I swear my life could be a movie of cringe-worthy moments. My family and close friends all know my long history of faux pas comments. “Remember when Jen said…” is a common phrase used at our family gatherings. I laugh along with them but inside I’m cringing because it means I have to relive those horrible, awkward moments when everyone is staring at me open-mouthed, some gasping… And I’m all, “please ground, open up and swallow me RIGHT NOW.”
If there’s one thing I want you all to know about me it’s that I’m the opposite of what some call “smooth.” I’m awkward. Consider that fair warning if you ever meet me in person.
So This Is What Happened.
Last week I did a pre and postnatal exercise talk for a group of Moms. I was SO nervous, which really brings out my awkward nature. Despite that I poured my heart out in my presentation, about quite a bit more than exercise. By the end I felt great, and thought I had done a good job of connecting with my audience.
All of the women at my presentation had babies but there was one with a toddler. When my presentation was over I started gathering up my things. She came up beside me and we started chatting. I asked her when she was due.
“I’m not pregnant,” she replied. “I’m just overweight.”
All the color drained from my face. In the TV movie of my life this is when I would take slow steps backwards before turning around and sprinting away. Preferably over a cliff. It was pretty much the biggest foot-in-mouth moment of my life.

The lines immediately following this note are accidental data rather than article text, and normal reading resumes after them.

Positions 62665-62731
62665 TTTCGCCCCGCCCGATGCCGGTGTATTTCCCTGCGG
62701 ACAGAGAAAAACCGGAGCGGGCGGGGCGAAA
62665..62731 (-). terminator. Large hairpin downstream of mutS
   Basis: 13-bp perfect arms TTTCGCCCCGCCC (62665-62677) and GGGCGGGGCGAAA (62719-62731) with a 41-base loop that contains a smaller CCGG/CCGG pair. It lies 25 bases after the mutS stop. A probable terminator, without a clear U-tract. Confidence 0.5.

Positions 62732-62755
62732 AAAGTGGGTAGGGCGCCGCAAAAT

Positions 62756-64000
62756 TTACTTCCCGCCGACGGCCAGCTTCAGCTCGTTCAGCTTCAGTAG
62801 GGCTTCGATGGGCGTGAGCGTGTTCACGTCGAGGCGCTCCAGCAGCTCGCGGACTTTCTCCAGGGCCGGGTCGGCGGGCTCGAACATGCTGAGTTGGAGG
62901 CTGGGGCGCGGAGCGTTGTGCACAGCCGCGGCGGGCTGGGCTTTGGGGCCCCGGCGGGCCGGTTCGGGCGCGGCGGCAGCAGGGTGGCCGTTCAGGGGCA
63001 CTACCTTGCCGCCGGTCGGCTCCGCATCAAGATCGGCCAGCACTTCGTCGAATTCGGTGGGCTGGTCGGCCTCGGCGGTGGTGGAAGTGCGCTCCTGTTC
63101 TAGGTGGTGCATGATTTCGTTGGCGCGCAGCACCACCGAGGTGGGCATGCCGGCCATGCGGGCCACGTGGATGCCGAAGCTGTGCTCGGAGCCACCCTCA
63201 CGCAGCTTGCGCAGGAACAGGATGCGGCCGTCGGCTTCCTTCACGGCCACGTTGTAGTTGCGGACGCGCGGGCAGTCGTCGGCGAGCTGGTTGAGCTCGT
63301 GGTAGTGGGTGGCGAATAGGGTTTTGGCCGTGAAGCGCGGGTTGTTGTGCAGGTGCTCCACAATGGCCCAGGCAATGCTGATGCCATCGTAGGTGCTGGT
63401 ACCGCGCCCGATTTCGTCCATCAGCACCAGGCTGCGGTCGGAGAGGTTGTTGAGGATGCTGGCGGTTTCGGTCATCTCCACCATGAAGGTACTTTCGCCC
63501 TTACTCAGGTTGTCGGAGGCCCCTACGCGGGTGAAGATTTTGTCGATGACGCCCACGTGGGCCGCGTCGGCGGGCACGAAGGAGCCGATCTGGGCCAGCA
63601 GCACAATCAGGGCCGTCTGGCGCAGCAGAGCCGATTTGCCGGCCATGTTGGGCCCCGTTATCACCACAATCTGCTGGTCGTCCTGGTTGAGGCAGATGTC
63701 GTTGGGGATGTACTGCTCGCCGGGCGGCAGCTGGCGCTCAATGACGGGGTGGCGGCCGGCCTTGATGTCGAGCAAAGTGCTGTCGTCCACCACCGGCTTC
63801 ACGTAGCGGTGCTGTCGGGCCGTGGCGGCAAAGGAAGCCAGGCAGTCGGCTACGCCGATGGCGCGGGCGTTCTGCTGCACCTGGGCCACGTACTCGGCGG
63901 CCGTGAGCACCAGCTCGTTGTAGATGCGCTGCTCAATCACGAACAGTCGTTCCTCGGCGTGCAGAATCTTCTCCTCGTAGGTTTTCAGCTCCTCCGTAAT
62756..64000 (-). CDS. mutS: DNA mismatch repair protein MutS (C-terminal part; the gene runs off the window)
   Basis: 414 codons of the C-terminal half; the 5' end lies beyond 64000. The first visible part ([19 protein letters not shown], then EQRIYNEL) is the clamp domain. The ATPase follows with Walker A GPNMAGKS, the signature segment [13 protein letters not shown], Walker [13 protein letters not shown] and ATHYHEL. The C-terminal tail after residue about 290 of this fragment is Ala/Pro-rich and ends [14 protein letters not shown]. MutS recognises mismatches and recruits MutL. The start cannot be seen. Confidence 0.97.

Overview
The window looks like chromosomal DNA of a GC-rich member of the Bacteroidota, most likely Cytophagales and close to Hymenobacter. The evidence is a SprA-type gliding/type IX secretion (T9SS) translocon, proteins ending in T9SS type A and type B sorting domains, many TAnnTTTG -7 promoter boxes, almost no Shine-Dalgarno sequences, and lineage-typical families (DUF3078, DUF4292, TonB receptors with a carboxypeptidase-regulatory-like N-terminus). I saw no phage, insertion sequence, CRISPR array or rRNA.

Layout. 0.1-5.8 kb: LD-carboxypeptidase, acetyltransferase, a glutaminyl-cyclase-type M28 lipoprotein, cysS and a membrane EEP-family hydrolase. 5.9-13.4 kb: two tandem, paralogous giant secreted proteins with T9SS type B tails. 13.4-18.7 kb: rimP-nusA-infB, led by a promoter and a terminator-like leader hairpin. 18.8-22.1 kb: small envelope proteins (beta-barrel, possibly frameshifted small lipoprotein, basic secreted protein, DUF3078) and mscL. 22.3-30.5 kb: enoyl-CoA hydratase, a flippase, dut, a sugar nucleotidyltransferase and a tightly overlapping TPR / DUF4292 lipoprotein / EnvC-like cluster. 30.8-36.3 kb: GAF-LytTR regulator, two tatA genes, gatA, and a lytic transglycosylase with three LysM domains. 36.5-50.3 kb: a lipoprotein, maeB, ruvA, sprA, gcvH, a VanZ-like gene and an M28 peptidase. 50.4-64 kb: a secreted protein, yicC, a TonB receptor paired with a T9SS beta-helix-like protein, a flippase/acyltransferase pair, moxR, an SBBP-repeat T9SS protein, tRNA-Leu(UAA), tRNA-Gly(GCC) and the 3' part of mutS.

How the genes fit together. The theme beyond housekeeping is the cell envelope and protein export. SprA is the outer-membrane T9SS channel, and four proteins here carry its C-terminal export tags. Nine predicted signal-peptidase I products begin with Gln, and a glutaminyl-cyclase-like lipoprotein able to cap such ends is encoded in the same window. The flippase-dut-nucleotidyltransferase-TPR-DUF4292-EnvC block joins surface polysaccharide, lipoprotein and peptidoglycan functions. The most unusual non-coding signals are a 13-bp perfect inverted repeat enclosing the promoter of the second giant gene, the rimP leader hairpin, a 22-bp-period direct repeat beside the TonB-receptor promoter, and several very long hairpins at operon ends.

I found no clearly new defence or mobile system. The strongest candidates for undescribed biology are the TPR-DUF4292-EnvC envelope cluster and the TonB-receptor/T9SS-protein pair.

I tried to apologize and tell her I didn’t actually think she was overweight but she brushed me off. I could feel her anger from six feet away. I couldn’t blame her.
A few minutes later she was in front of me as I was leaving the building. I reached out and touched her arm and asked, “can I talk to you privately for a moment?”
She turned around. “No,” she said. “I am VERY upset with you right now.”
I knew this was totally deserved. “That’s why I want to talk to you,” I replied. “I want to apologize. I feel awful.”
She laid into me. I knew I deserved it. When she finished I said, “I’m sorry. I hope you can see the intent behind it was to connect with you as a woman, not insult you. I made a huge mistake.”
“Yes you did,” she snapped, then stormed off with her friend.
You Can’t Really Recover From Something Like That
I stood there in front of the building watching her and her friend walk away. I felt like I was back in high school for a moment. Part of me wanted to die, the other part was in awe of this woman’s honesty (because many women aren’t able to be).
That night I laid in bed wishing she would have talked with me because there was so much I wanted to tell her.
I had broken two of my biggest rules:
1) Don’t comment on other people’s bodies, and
2) Don’t say anything that might make a person feel shame about their bodies.
It made me realize that despite embracing body-positive ideals the last two years, I am still fallible. I think when we are in uncomfortable situations we tend to resort back to what comes naturally… Which for women, is often relating to other women through our bodies. It takes a long time to reprogram that.
To be honest, my assumption that she was expecting had less to do with her body and more to do with the context of our meeting – the subject of my talk, the age of her child, and the way she was standing (yes, standing!). My assumption wasn’t totally out of context, but it was not something I should have shared. Period.
Aaaaaaand I Thought It Couldn’t Get Any Worse…
In the morning I woke up to an email from the organization that arranged my talk. It said the woman had complained about me. She had told them that I had “made comments about her weight and wouldn’t drop the subject.” The email continued with a lecture about how sensitive mothers are about their post-baby bodies and how detrimental my comments could be to another woman’s self esteem.